Saturday, February 9, 2013

The Prayer Chair

February 10, 2013
Luke 9:28-36

Prop: a chair

In a previous congregation in a different town, there was a very active ecumenical ministerium – a gathering of pastors and ministers. In this case there were Lutherans, Methodists, Christian Reformed, Catholics, Assembly of God, and Church of God pastors in the group. Of about 25, only 2 or 3 of us were women.
We were a close-knit group, focusing more on what we had in common than on our differences. In this safe group, we could share our challenges and invite others to comment and pray with us and for us. The group took praying for each other very seriously. There was usually at least one of us who needed special prayers each month. That person was invited to sit in a chair in the middle of the room while the others laid hands on them and prayed for them.
Once or twice, I had the need and opportunity to sit in the “prayer chair” and be prayed for in a powerful way. I can share that it was humbling, awesome, and extremely moving to be the center of the prayer circle. I left the gathering in tears, empowered, knowing that all would be well no matter what happened. The Holy Spirit always showed up when we prayed for each other.
Have you ever noticed that, especially as Luke tells the story, when Jesus prayed, stuff happened? The day he was baptized, Jesus prayed, and the voice from the cloud spoke: “You are my beloved Son, and I am proud of you.”
Before he selected the twelve lead disciples, Jesus went up the mountain to pray.
Before he asked the disciples who people said he was, and who they thought he was, Jesus spent the night in prayer.
Here on the mountain, Jesus has invited the inner circle of disciples, Peter, John, and James to go and pray with him.
In the garden of Gethsemane and on the cross, Jesus also prayed.
I notice that when Jesus prays, his focus is in two directions: on God and on us humans.
I imagine Jesus asking God for wisdom and courage in making choices, in following God’s plan, and for the power to heal those who needed healing. I imagine Jesus also praying for us – that the first disciples would be the right ones, that they would catch his vision, and come to understand what he was doing. I imagine that Jesus still prays for us in the same way.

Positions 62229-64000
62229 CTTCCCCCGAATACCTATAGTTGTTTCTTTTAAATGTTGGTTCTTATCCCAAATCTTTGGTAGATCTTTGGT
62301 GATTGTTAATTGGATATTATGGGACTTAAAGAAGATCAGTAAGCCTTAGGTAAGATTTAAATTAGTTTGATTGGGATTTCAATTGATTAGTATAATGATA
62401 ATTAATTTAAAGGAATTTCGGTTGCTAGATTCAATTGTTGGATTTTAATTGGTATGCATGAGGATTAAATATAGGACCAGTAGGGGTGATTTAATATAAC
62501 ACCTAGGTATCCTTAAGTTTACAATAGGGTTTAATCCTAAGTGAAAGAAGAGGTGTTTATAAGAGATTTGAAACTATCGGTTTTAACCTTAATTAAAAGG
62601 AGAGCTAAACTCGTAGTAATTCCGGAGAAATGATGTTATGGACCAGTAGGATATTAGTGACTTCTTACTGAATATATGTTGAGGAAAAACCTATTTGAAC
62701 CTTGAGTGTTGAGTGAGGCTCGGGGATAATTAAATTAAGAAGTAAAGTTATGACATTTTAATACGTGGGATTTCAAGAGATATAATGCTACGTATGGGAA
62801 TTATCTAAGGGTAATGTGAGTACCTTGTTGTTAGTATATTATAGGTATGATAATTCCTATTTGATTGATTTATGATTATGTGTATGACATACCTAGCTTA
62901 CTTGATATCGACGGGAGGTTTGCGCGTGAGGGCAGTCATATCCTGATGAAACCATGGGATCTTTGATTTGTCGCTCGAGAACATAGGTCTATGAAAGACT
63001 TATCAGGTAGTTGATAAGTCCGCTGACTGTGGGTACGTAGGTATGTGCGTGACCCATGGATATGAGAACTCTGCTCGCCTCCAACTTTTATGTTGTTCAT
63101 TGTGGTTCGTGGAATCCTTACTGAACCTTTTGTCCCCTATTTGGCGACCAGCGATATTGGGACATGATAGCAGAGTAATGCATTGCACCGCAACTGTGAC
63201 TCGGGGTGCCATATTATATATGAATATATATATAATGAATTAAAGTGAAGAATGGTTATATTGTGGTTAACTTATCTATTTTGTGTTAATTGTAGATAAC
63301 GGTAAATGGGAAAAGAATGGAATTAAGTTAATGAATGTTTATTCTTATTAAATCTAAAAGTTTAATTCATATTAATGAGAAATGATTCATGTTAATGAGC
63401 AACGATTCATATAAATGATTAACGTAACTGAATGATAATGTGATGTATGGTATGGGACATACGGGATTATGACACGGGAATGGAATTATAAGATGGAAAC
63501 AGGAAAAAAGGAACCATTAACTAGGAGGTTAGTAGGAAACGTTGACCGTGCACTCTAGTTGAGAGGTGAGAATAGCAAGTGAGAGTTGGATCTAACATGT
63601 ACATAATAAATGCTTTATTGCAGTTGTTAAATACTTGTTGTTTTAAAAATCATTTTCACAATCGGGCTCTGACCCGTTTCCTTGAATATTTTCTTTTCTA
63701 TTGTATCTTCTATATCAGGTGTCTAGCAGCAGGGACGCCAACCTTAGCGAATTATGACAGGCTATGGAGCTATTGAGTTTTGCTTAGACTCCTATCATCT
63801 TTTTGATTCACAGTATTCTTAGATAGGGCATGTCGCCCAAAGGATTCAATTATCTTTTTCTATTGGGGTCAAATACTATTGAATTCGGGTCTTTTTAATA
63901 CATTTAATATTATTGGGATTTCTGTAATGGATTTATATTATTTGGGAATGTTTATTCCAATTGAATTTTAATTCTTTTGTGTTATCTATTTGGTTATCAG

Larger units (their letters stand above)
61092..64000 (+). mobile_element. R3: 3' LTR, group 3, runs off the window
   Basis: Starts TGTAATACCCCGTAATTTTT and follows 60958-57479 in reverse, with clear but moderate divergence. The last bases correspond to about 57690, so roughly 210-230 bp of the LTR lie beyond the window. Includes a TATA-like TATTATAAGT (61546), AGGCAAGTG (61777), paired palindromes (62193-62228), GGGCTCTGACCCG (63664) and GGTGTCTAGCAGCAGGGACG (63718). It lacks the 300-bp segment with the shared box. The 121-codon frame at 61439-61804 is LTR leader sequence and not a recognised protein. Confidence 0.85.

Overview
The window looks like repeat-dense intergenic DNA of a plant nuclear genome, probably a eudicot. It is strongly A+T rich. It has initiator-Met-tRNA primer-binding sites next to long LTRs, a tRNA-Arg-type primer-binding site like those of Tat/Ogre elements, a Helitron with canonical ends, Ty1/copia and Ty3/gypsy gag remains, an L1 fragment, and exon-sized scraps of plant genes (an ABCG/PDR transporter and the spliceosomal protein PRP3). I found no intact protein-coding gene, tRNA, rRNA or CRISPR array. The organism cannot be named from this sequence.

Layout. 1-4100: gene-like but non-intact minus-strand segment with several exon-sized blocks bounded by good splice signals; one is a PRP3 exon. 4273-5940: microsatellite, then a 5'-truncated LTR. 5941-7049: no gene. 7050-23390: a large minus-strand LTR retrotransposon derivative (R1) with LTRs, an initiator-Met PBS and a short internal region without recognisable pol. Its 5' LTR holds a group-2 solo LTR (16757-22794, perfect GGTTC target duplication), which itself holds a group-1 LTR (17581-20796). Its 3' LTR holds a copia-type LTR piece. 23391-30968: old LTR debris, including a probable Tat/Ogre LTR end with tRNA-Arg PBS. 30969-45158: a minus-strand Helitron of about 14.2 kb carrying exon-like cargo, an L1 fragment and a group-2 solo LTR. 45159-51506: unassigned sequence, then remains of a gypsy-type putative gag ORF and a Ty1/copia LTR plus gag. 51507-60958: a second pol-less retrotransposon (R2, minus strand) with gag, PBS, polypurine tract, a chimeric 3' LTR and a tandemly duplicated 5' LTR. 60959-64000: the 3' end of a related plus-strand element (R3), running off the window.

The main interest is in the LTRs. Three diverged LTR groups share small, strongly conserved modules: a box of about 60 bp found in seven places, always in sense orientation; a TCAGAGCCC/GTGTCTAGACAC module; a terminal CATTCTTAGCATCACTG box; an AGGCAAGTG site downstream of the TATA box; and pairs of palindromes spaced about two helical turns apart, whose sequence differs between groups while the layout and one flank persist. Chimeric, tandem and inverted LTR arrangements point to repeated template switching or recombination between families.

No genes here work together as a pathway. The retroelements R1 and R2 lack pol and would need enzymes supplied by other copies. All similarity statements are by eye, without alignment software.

… It is definitely helpful to pray, to tell God what we need and trust that Jesus hears us and wants to grant what we need in response. We usually pray by ourselves, or maybe speak a few words aloud during worship.
But what if we went farther? What if we put ourselves in the prayer chair? What if we asked some trusted friend or family members to gather around us and lay their hands on us and pray for us?
A preaching resource actually suggested I invite you to turn to one another right here, right now, and pray for each other. I know some of you would be willing to do that, but many more would be reluctant to do that. However, we can do a sort of virtual prayer chair experience. A virtual experience can be almost as powerful as the real thing.
So, imagine you are sitting in the prayer chair, right here by me. There are two or three people with me. Choose the folks you would trust to pray for you. … Tell us what you need. Silently share with us a health issue, or a major decision, or just a small trouble you would like help with. …
As you sit there in the prayer chair, feel the gentle weight of our hands on your shoulders and back and head. … Take a moment to realize that our focus is on you and whatever it is that you need. … Let yourself feel our love and care. … Let yourself feel the power of the Holy Spirit fill you, giving you the confidence you need, the courage you need, the direction you need, to do whatever needs to be done.
Listen to our words as we pray for you.
Merciful God, we pray today for the people gathered here, sitting in this prayer chair. They ask for physical healing for themselves or for a loved one, for help making decisions, for healed relationships, for forgiveness, for the ability to forgive, for good news. Fill them with your power, with your love, with your forgiveness, with the secure knowledge that they are your beloved children. Amen